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At speeds of 1/8th~1/30th shutter bounce is an issue even when tripod mounted with mirror lock up. I have found mirror vibrations are more problematic in regards to critical sharpness during hand-held usage in the shutter speeds 1/125th and lower with a 105mm f/2.4 lens - however with that kind of lens speed 1/1000th shutter speeds aren't all that uncommon.
09-06-2010, 05:41 AM   #10
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QuoteOriginally posted by Adam Quote
The 6x7 isn't meant to be hand-held, since that would sort of be a waste of film.
Adam, do you have a 67? Fortunately, the OP can safely ignore that advice.

Yes, you can can handhold a shot. How slow? Go too slow and you'll get camera movement just like a 135 film camera. It all depends how well you hold the camera.

I've shot as low as 1/30 with a wide angle before. It is easier to do with a WLF than a with prism on for this technique. You hang the camera from your neck applying some tension to the camera straps with your body bent over slightly pushing down on the camera. You can move the camera around for composition while looking down through the view finder. You need to have already focused first. Lock up the mirror if you want and take the shot.

I second RawheaD's comment on the wood grip. I stopped using that thing 20 years ago. If weight is an issue, get the folding hood. It does cut a lot of weight out. But it is problematic for handheld portrait orientation.

Last edited by tuco; 09-06-2010 at 05:56 AM.
09-07-2010, 10:04 AM   #11
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I think those who can hold the camera properly get fine results. Just be conscious of what your doing. The general rule of shutter speed "1/focal length" applies as well. generally.

75mm f/4.5 Takumar, 1/30 sec f/22 E100S Handheld standing on a slippery ledge and wind blowing. Tack sharp on high-res scan.

09-08-2010, 07:55 PM   #12
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I've tried hand holding my 67II numerous times for fleeting landscape exposures and none of the shots have passed the scrutiny of my 8x loupe. Film is expensive and a tripod with an Arca plate is just so easy to use that I rather not waste film. Please note I shoot landscape with PanF50 or Velvia 50 and rarely take any lens off f22.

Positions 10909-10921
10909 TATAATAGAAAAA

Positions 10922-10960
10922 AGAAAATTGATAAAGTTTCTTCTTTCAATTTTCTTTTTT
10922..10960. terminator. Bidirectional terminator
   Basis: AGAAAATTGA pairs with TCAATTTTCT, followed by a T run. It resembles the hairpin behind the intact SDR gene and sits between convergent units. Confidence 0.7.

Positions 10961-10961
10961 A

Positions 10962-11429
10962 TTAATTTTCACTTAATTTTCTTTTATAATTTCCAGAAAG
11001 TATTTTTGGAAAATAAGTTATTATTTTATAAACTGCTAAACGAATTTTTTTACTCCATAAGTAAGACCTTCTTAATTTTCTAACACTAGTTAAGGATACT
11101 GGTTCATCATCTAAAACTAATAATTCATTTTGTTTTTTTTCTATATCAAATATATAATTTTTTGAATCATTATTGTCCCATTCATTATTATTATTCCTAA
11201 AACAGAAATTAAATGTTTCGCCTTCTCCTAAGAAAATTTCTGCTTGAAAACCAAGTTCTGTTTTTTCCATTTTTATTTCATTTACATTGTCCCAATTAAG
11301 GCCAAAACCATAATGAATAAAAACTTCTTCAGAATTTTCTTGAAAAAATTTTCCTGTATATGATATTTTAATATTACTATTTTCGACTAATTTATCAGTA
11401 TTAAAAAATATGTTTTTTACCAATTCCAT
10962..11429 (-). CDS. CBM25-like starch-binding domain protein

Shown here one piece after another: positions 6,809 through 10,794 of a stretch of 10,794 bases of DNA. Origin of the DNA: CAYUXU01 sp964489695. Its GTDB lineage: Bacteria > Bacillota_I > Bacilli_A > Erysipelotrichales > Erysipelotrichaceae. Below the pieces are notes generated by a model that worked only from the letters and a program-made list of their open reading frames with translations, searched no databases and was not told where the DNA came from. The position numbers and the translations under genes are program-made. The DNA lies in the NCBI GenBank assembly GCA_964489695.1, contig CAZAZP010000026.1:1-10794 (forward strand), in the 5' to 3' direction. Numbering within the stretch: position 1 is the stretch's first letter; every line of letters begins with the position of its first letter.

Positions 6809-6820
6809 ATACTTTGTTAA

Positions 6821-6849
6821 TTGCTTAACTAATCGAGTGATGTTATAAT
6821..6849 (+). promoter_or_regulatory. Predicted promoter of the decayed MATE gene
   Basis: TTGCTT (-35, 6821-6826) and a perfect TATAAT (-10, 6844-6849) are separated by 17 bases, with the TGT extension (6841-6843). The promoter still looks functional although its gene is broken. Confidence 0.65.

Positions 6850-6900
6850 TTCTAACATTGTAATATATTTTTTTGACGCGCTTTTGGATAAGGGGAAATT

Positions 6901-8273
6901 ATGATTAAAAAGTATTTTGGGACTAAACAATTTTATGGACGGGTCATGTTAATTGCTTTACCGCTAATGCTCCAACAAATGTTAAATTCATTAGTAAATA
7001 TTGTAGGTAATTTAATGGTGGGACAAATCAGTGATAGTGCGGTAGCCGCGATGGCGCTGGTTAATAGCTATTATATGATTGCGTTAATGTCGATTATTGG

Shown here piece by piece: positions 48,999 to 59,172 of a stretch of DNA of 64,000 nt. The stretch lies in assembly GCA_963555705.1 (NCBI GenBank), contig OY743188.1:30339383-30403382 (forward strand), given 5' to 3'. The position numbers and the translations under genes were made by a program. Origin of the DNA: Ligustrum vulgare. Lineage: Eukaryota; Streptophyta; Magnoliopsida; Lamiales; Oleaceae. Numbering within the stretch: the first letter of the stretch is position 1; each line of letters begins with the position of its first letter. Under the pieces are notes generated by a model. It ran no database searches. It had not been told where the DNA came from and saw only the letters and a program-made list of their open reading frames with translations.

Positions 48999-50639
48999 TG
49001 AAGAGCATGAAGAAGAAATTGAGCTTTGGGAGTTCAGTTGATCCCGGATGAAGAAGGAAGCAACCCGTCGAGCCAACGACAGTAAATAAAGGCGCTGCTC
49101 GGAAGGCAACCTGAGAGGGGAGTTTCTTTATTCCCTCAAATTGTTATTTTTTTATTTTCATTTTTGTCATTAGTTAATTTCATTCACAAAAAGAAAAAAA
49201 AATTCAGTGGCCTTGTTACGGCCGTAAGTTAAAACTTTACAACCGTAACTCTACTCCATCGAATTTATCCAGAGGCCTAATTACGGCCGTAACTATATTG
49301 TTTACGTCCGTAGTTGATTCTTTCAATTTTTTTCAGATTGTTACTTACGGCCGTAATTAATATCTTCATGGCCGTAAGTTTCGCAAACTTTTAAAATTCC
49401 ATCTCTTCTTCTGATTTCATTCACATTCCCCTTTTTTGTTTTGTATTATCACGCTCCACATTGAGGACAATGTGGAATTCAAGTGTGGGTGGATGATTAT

09-08-2010, 08:53 PM   #13
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QuoteOriginally posted by Harry Potter Quote
I've tried hand holding my 67II numerous times for fleeting landscape exposures and none of the shots have passed the scrutiny of my 8x loupe. Film is expensive and a tripod with an Arca plate is just so easy to use that I rather not waste film. Please note I shoot landscape with PanF50 or Velvia 50 and rarely take any lens off f22.
Based on the Sunny 16 rule for a sunny day, you'd be shooting around 1/30th at f22 with that slow of film under good light conditions. And add a polarizer, colored filter, overcast, morning or evening and it even gets slower. No wonder.

Last edited by tuco; 09-08-2010 at 09:00 PM.
09-10-2010, 08:18 PM   #14
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jbander, I wouldn't totally ignore Adam's advice. I think the 67 was designed to be hand held but with the variety of high speed 120 film shrinking all to fast, it's going to get hard to do. I am not sure what model 67 you have but I use the factory strap on mine.
09-10-2010, 10:55 PM   #15
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Thanks everyone

I'm really pleased with the great response I've got. I'm really happy that I found this group and will be using it to help my transition to medium format. Thank you.
Jon Anderson